BMI and health-related quality of life in adults 65 years and older

Lijing L. Yan*, Martha L. Daviglus, Kiang Liu, Amber Pirzada, Daniel B. Garside, Linda Schiffer, Alan R. Dyer, Philip Greenland

*Corresponding author for this work

Research output: Contribution to journalArticlepeer-review

170 Scopus citations


Objective: To examine relationships of BMI with health-related quality of life in adults 65 years and older. Research Methods and Procedures: In 1996, a health survey was mailed to all surviving participants ≥ 65 years old from the Chicago Heart Association Detection Project in Industry Study (1967 to 1973). The response rate was 60%, and the sample included 3981 male and 3099 female respondents. BMI (kilograms per meter squared) was classified into four groups: underweight (<18.5), normal weight (18.5 to 24.9), overweight (25.0 to 29.9), and obese (≥30.0). Main outcome measures were Health Status Questionnaire-12 scores (ranging from 0 to 100) assessing eight domains: health perception, physical functioning, role limitations-physical, bodily pain, energy/fatigue, social functioning, role limitations-mental, and mental health. The higher the score, the better the outcome. Results: With adjustment for age, race, education, smoking, and alcohol intake, obesity was associated with lower health perception and poorer physical and social functioning (women only) but not impaired mental health. Overweight was associated with impaired physical well-being among women only. Both underweight men and women reported impairment in physical, social, and mental well-being. For example, multivariable-adjusted health perception domain scores for women were 50.8 (underweight), 62.7 (normal weight), 60.5 (overweight), and 52.1 (obese), respectively. Associations weakened but remained significant with further adjustment for comorbidities. Discussion: Compared with normal-weight people, both underweight and obese older adults reported impaired quality of life, particularly worse physical functioning and physical well-being. These results reinforce the importance of normal body weight in older age.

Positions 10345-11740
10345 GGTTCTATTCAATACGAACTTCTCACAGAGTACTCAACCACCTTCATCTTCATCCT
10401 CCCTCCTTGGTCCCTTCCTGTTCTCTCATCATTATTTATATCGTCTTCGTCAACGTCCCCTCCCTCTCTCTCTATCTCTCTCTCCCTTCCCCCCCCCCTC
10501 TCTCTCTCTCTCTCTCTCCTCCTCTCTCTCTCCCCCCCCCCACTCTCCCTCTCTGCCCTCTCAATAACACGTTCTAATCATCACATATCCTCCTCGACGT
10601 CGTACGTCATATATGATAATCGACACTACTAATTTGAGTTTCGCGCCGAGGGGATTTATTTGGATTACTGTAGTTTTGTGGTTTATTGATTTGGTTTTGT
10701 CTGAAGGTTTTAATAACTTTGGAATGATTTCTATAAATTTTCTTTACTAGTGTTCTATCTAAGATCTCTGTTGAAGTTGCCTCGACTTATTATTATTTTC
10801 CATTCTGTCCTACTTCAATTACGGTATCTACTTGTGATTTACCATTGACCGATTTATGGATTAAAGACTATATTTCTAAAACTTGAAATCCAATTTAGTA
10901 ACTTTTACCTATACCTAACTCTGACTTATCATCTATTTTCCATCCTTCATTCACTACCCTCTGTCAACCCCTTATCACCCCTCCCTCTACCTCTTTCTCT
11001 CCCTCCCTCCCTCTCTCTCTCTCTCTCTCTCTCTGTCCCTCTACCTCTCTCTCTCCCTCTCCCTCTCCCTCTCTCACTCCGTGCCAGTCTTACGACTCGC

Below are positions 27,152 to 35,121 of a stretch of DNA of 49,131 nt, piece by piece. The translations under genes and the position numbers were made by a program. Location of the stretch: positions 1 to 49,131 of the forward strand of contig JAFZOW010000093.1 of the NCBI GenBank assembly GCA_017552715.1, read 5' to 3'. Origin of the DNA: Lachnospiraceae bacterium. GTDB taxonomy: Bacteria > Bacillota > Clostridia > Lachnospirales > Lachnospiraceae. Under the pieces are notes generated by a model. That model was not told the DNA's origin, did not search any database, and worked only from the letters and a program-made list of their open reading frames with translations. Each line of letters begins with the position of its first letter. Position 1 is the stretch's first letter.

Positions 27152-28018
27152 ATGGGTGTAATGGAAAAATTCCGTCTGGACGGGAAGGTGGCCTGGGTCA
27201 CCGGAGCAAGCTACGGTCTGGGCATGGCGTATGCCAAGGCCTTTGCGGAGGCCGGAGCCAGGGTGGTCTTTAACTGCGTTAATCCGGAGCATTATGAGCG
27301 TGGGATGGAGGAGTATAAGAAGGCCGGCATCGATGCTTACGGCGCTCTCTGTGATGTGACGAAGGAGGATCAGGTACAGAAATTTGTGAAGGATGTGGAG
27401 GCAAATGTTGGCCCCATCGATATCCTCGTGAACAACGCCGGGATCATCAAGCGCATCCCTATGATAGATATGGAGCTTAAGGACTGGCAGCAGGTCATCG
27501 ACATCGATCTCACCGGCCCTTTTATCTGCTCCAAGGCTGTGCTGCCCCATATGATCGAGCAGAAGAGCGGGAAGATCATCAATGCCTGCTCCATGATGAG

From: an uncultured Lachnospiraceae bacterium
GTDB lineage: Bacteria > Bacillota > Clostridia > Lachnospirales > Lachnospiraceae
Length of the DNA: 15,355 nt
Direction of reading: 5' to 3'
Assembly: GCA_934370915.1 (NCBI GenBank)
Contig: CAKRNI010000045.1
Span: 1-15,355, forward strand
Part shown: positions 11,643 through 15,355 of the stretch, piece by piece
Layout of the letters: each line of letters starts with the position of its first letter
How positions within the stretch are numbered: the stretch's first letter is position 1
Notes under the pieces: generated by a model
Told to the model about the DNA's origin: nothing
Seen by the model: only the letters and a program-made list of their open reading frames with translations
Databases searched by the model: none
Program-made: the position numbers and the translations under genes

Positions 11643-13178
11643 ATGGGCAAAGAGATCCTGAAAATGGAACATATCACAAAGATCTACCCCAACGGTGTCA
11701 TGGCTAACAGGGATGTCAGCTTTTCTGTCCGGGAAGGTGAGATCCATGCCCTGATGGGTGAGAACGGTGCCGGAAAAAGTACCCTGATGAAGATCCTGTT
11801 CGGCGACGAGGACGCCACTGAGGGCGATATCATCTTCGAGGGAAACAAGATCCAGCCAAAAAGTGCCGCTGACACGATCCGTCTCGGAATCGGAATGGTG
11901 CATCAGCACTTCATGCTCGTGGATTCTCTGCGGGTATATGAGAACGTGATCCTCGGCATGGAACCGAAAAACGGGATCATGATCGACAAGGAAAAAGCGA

Original languageEnglish (US)
Pages (from-to)69-76
Number of pages8
JournalObesity Research
Issue number1
StatePublished - 2004


  • BMI
  • Elderly
  • Geriatric obesity
  • Mental health
  • Physical functioning

ASJC Scopus subject areas

  • Medicine (miscellaneous)
  • Food Science
  • Endocrinology, Diabetes and Metabolism
  • Endocrinology
  • Public Health, Environmental and Occupational Health


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